by Dr. J.R. Collins

The successful use of microbes in biodegradation is not a simple matter. Some of the key complicating factors are: not having the contaminants available to the organisms, toxicity of contaminants (or other materials) to the organisms, microbial preference for some contaminants or naturally occurring chemicals over other contaminants, partial degradation of contaminants producing hazardous or toxic byproducts inability to remove contaminants to very low concentrations, and aquifer clogging from excessive biomass growth.

For the more complex compounds such as oils and tars, it is unlikely that any single organism can degrade even a majority of the myriad of component compounds.


Since oil was first discovered surface microbes have been concurrently injected into wells with drilling mud, water, etc with no ill effects. Apparently only very specialized microbes can survive in these very harsh conditions although microbes have been found almost two miles deep in an oil well.


Living organisms are chemical machines. Microorganisms have evolved a variety of enzyme regulatory mechanisms to accommodate the changing needs of the microbial cell in a changing environment. Their knives, forks. and spoons are the various enzymes they produce. They involve numerous chemical reactions, each broken down by a specific enzyme. The breaking down of available nutrients and the building of cell constituents are not single step processes.

Enzymes are the microbe's catalysts, they speed that process without being used up in the reaction just as our utensils speed our partaking of our food but are not used up in the process. A living cell contains more than 1000 different enzymes, each an effective catalyst to some chemical reaction. These enzymes must act together and sequentially in a coordinated effort so that all chemical activities in the cell are smoothly integrated with one another. One consequence of this enzyme coordination is the making and distribution of materials as required by the microbe for normal growth and metabolism.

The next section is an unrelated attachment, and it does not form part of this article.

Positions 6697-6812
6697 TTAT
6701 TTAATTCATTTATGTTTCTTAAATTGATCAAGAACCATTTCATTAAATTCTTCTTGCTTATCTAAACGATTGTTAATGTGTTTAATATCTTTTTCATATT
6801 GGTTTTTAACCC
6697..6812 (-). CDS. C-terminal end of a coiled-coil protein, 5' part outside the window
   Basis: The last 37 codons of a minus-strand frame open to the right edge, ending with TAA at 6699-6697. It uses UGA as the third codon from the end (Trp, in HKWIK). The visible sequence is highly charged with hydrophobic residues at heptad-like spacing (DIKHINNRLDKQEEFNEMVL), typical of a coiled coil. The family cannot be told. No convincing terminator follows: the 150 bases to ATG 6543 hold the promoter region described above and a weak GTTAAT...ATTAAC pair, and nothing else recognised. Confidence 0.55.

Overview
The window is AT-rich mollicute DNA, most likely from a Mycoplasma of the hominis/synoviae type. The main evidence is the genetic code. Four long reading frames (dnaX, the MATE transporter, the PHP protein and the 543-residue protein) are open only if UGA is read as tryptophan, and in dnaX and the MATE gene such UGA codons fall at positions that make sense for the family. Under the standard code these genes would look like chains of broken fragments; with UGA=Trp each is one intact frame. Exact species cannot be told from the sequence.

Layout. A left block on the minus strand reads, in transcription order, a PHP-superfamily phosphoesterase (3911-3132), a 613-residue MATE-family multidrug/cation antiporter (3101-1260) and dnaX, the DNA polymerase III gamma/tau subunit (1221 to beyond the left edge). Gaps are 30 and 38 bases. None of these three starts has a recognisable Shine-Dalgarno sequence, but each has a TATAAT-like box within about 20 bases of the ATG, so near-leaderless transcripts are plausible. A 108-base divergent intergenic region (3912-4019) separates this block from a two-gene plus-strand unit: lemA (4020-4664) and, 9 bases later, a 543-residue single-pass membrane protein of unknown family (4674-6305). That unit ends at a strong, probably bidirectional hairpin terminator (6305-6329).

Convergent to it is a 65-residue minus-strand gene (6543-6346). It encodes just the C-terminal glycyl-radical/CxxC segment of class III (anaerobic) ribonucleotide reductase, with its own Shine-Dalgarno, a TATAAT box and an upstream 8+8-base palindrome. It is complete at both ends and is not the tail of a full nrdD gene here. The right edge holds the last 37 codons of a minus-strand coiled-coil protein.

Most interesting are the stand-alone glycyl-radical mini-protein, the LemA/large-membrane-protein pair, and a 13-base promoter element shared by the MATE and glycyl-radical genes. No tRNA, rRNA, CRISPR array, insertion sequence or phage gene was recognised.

There are untold numbers of "enzyme" products on the market that the manufacturers claim will efficiently remediate hydrocarbons.

While specific enzymes are quite capable of degrading certain substrates or portions of substrates, the drawbacks to using enzyme mixtures include:

1. Changing types or kinds of pollutants that evolve as substrate breakdown proceeds.

2. Since enzymes are extremely specific, there must be sufficient quantities of each sequential enzyme present at the time it is needed.

3. If any one enzyme is missing, the process stops.

4. Proper enzymes must be added continuously and timely because they are being depleted, as well as being diluted, in the process.

5. Enzymes are produced by living cells. Unless the proper enzymes are constantly added or living microbes are present, bioremediation can cease.

6. By using microbes capable of producing each enzyme as it is needed, which it does because the organism wants to utilize the food, the lack of sequential enzymes is avoided.


Carbohydrates (carbon + [hydrate]water) the most abundant organic compounds in nature. Carbohydrates are usually short chains of carbon, hydrogen, oxygen and sometimes other elements. An example of a carbohydrate is sugar which is a combination of carbon. hydrogen and oxygen. Petroleum is a hydrocarbon. It is a combination primarily of carbon and hydrogen, but in different configurations (the way or sequence in which the various atoms are tied together). Since both carbohydrates and hydrocarbons are combinations of primarily carbon and hydrogen, it follows then that if some living cells or organisms can use sugar for a carbon source (food), others are able to use petroleum hydrocarbons for food.


Hydrocarbons are suitable sources of carbon (food) for microbial cell growth and energy. The relative complexity of the substrate determines the ease and speed of bioremediation. The more complex molecules require more microbial activity because of the many possible intermediate breakdown products produced. Even PCB's (polychlorinated biphenyls) can be bioremediated but special consideration must be given to such particulars as controlling the chlorine and the by-products released in the process since chlorine is toxic to microbes.